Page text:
One very cool thing is that Velocity has several performances with ASL interpretation, including Sean Dorsey on March 3, Gabrielle Civil on March 9, Claire Barrera on March 17, and Black Collectivity on April 7.

In a fun alignment of theme, the same weekend as Grammar of the Imagination, Camille A. Brown and Dancers bring a work that also sources children’s games, specifically African American vernacular forms like double dutch, hand-clapping games, and ring shout. BLACK GIRL: Linguistic Play comes to UW’s Meany Center with a story of Black female empowerment March 16-18.

And in yet more inspiration from the youth, Young Choreographers Club’s culminating performance is the afternoon of March 18, featuring works by this year’s cohort of choreographers 14-24 years old. The program was recently revived by previous participant Moonyeka, who led the 8-week dancemaking workshop this winter.

Also this weekend from local makers: the return of BOOST Dance Festival (March 17-19) at Nod Theater (featuring Arinze Okammor, El Sueño, Coalescence Dance, Artistry in Motion, Emily Vazquez, Lisa Kwak, Robbi Moore, BadmarmarDance), and 12 Minutes Max, which is one of my favorite reoccurring shows, not only because it always has a wild mix of new pieces from across genres, but also because it’s on a Sunday-Monday when little else is happening. March 19-20 at Base.

PNB’s Boundless (March 17-26) features premieres from Alejandro Cerrudo and Jessica Lang and the PNB school is putting on a family-friendly Snow White (Mar 19-25), which includes a sensory-friendly performance on the afternoon of March 24. Other than that the fourth weekend of March appears to be a brief reprieve!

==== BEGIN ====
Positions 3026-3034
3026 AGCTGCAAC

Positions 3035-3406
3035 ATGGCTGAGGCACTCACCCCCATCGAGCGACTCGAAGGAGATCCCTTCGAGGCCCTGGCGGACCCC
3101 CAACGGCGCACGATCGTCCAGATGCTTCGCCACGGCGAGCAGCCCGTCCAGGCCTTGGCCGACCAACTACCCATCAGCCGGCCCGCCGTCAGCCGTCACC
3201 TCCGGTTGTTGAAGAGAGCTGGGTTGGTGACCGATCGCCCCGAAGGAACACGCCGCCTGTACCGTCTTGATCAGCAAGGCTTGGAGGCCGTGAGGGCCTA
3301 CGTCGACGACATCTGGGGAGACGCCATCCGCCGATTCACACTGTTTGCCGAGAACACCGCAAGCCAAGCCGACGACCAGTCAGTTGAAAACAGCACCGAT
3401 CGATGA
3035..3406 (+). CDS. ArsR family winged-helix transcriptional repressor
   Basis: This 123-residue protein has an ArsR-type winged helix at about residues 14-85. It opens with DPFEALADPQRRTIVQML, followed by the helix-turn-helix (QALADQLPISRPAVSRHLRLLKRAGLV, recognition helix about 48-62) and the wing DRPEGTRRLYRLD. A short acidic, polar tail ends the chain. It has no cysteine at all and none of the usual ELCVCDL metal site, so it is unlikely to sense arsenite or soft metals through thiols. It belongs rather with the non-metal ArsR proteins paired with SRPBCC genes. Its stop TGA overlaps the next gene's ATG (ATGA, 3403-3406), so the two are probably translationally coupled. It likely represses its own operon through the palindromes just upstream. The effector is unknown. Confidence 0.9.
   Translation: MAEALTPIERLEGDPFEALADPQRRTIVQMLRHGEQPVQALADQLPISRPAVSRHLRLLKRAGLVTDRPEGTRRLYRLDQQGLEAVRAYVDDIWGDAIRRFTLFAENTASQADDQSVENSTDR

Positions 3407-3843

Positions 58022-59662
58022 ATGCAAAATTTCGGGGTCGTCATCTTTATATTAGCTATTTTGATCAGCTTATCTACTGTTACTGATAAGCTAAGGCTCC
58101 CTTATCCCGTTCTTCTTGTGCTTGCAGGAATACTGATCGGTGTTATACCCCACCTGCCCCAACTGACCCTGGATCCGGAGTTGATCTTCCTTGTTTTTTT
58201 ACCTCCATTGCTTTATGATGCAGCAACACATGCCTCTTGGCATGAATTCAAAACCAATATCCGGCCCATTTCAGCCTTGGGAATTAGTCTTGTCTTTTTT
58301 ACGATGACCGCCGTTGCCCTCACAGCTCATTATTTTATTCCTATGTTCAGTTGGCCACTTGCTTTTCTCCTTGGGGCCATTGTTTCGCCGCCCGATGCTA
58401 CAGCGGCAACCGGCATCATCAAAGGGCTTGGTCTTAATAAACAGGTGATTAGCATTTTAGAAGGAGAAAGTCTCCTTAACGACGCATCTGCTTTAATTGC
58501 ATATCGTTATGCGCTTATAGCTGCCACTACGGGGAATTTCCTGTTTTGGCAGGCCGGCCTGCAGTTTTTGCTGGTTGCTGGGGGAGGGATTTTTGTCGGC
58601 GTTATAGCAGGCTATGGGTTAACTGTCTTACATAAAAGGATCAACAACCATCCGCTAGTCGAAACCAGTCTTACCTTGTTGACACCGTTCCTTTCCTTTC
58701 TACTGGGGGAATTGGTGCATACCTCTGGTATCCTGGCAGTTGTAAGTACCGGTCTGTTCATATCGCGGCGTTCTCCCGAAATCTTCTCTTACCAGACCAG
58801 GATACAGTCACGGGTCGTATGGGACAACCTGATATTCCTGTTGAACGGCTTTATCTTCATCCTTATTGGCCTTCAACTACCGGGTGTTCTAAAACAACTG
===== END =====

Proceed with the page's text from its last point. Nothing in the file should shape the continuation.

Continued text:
But March isn’t quite over yet, with the final busy weekend delivering us into April and a haul of more local dance. Along with Black Collectivity Project, immersive evening ode-K’an (March 30-April 1) features Abdiel, Cypher Queenz, Dani Blackwell, Hannah Simmons and Alethea Alexander, Lucie Baker and Connor Walden, Maia Melene Durfee, Nahaan, and Undercurrent, who’ve all created works for the Mini Mart City Park. And on the same dates but an entirely different vibe, Noveltease Theatre presents a burlesque edition of The Count of Monte Cristo at Theatre off Jackson.

Two touring shows also this weekend: Flock (directors Alice Klock and Florian Lochner) mount Somewhere Between at Erickson (March 31-April 1), which features locally beloved dancer Liane Aung, and The Motherboard Suite makes a single appearance on April 1 at Meany Center, which is performed by musician Saul Williams and his musical collaborators. Unclear exactly what to expect here, but it claims to feature seven choreographers and is directed by Bill T. Jones, so expect some cross-disciplinary magic.

**Do you enjoy having a calendar of dance performances in Seattle? SeattleDances’ calendar depends on community effort to keep our calendar comprehensive. If you are a a producer of dance in Seattle, please consider using our easy-to-use form to put your performance on our calendar! Simply click “Submit an Event” from the top of our homepage.**